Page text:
Nurses to protest over 1% cap on public sector pay

Medics say seven years of restrictions have resulted in real-terms cuts of 14% amid news that the government could lift limit.

Thousands of nurses are expected to call on the Government to end the 1% cap on public sector pay at a demonstration in Parliament Square later.

The protest is the culmination of a summer of action by members of the Royal College of Nursing who say that seven years of pay restraint has led to a real-terms pay cut of 14% and could threaten patient safety.

The demonstration comes in the week of fresh reports that the Government is considering ending pay restraint this autumn.

The Prime Minister’s spokeswoman did not deny reports that the process for reversing a policy that has held for seven years is under way.

Pay review bodies will receive guidance letters from the Treasury in the coming weeks which may give them leeway to recommend increases in line with inflation in time for the Budget.

Such a move could cost the Government up to £8bn a year.

Public sector unions have warned that as a result of the pay cap morale in the health service is dangerously low, with some nurses forced to take second jobs or use hardship funds and food banks to make ends meet.

They also say pay is contributing to an ongoing recruitment and retention crisis in the NHS, which currently has 40,000 vacancies for nurses.

The RCN says its members’ concerns are echoed by patients. In new polling conducted by YouGov seven out of 10 said they believe the NHS lacks adequate nursing staff.

A similar proportion believes nurses are underpaid for their work, including a majority of Conservative voters.

Janet Davies, Chief Executive and General Secretary of the RCN, said: “The public can see the shortage of nurses for themselves. Ministers are significantly out of touch with public opinion. They should heed this warning, scrap the pay cap and help to recruit thousands more nurses for a safer NHS.”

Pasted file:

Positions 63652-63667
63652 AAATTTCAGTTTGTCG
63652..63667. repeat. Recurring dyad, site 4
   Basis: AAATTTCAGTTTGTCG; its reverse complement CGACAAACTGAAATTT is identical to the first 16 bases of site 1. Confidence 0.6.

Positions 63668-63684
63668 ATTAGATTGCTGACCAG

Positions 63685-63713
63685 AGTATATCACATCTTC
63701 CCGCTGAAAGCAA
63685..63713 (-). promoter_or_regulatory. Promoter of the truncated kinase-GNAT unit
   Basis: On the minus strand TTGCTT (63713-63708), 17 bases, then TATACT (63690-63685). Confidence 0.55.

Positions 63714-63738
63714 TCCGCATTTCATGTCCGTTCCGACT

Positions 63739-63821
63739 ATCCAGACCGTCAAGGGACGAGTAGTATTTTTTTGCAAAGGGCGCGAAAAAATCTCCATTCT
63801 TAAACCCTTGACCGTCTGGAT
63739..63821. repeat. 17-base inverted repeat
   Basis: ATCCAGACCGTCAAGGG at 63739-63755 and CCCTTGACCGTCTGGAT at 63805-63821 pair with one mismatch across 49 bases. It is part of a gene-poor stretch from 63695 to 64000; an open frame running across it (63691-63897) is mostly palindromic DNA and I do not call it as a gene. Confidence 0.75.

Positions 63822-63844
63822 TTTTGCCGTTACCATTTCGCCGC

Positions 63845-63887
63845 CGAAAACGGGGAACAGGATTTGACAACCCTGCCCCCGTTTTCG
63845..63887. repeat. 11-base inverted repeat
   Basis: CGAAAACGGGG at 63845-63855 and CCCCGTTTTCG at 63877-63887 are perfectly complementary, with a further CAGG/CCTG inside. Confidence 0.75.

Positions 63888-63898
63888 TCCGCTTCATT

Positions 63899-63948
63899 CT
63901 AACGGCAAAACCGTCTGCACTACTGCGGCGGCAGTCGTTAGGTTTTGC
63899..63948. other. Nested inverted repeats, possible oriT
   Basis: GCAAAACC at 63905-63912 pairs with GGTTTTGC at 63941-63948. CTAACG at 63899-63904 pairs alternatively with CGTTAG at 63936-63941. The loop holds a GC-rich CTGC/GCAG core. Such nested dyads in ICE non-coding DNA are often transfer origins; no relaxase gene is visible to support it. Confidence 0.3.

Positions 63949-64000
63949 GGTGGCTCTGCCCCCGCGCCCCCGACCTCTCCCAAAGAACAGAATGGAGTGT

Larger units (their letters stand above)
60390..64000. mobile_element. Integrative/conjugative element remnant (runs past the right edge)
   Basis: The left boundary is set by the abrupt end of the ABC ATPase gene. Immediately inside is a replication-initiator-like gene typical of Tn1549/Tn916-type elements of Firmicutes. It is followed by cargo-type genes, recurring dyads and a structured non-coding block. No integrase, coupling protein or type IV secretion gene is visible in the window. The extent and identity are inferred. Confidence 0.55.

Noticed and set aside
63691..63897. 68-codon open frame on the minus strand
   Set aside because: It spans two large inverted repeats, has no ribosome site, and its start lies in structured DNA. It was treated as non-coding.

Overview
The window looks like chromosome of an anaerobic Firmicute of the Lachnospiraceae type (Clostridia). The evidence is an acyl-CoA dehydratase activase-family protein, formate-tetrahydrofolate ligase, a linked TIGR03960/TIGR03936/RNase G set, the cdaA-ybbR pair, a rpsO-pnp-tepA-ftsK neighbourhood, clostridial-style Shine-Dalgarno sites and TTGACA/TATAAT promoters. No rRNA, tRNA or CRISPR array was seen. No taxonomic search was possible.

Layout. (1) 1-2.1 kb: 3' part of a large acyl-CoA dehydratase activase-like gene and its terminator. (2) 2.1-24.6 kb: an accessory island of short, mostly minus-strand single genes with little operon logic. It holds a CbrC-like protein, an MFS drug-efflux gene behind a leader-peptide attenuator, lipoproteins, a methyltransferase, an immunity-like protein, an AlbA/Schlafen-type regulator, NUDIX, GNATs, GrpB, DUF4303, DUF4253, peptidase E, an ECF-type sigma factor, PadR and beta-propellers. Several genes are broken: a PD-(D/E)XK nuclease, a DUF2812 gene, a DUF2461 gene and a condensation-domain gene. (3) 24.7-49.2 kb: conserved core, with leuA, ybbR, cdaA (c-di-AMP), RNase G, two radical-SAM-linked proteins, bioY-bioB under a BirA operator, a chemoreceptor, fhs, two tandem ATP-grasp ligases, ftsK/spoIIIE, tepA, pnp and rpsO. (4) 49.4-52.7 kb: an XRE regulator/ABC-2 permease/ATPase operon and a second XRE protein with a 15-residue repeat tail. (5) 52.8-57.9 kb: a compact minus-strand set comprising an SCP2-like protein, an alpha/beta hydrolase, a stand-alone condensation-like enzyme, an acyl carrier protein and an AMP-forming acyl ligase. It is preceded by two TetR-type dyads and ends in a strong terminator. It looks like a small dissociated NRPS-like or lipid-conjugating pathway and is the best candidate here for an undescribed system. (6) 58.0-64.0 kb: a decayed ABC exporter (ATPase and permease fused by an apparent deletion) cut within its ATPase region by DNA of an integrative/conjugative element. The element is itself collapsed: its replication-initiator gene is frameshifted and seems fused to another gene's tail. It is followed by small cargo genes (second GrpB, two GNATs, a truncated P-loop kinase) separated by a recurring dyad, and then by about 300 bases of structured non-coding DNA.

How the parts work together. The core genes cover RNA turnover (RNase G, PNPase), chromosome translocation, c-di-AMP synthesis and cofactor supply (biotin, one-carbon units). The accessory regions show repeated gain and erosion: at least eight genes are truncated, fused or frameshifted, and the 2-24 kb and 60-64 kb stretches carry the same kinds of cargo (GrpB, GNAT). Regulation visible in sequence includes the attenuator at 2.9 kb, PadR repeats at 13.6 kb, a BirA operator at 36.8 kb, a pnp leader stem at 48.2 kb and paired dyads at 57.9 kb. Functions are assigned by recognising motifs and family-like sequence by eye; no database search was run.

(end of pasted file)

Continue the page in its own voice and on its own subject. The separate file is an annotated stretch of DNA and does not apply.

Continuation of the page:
Senior ministers including Health Secretary Jeremy Hunt, Defence Secretary Michael Fallon and Boris Johnson, the Foreign Secretary, have all hinted at support for an end to the cap.

Conservative MP Maria Caulfield, a former nurse, told Sky News that the cap should be lifted, but hinted that a gradual process beginning with the least well-paid may be adopted.

“While we don’t want to go on a public spending spree I think it’s about priorities and I think seven years after the pay freeze we need to say to frontline staff, and it’s not just nurses it’s teachers, it’s police officers, that they have carried these services through a tough time and there are ways of doing it.

“You don’t have to blanket lift a pay cap, there are ways of targeting those who carried the service, are at the frontline.”

Jonathan Ashworth, Labour shadow health secretary, called for an immediate end to the cap.

“If Theresa May wanted to lift the pay cap she could stand up at the Despatch Box today and do it. If they can find £1bn for the DUP so that they can win their votes in Parliament then they should find the money for our hard-working public sector workers.”

This article was taken from:

By: Paul Kelso, Health Correspondent

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